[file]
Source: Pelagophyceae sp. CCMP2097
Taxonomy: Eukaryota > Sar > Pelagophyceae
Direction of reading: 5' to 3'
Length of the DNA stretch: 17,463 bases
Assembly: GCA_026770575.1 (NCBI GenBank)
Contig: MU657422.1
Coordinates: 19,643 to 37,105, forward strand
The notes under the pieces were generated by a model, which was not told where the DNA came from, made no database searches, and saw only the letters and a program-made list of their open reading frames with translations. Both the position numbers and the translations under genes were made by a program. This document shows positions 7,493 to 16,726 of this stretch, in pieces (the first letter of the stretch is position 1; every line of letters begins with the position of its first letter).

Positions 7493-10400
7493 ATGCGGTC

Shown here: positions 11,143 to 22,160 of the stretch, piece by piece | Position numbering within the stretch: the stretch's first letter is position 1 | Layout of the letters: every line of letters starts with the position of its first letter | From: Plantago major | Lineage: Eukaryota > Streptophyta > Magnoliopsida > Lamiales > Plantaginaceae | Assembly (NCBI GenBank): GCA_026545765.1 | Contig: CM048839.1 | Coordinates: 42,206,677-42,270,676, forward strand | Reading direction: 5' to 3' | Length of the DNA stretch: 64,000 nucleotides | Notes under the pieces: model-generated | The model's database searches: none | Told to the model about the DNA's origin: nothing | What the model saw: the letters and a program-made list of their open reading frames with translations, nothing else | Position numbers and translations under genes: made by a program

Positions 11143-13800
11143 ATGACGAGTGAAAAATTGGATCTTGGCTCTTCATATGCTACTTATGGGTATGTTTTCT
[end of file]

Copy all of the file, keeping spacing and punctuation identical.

Source: Pelagophyceae sp. CCMP2097
Taxonomy: Eukaryota > Sar > Pelagophyceae
Direction of reading: 5' to 3'
Length of the DNA stretch: 17,463 bases
Assembly: GCA_026770575.1 (NCBI GenBank)
Contig: MU657422.1
Coordinates: 19,643 to 37,105, forward strand
The notes under the pieces were generated by a model, which was not told where the DNA came from, made no database searches, and saw only the letters and a program-made list of their open reading frames with translations. Both the position numbers and the translations under genes were made by a program. This document shows positions 7,493 to 16,726 of this stretch, in pieces (the first letter of the stretch is position 1; every line of letters begins with the position of its first letter).

Positions 7493-10400
7493 ATGCGGTC

Shown here: positions 11,143 to 22,160 of the stretch, piece by piece | Position numbering within the stretch: the stretch's first letter is position 1 | Layout of the letters: every line of letters starts with the position of its first letter | From: Plantago major | Lineage: Eukaryota > Streptophyta > Magnoliopsida > Lamiales > Plantaginaceae | Assembly (NCBI GenBank): GCA_026545765.1 | Contig: CM048839.1 | Coordinates: 42,206,677-42,270,676, forward strand | Reading direction: 5' to 3' | Length of the DNA stretch: 64,000 nucleotides | Notes under the pieces: model-generated | The model's database searches: none | Told to the model about the DNA's origin: nothing | What the model saw: the letters and a program-made list of their open reading frames with translations, nothing else | Position numbers and translations under genes: made by a program

Positions 11143-13800
11143 ATGACGAGTGAAAAATTGGATCTTGGCTCTTCATATGCTACTTATGGGTATGTTTTCT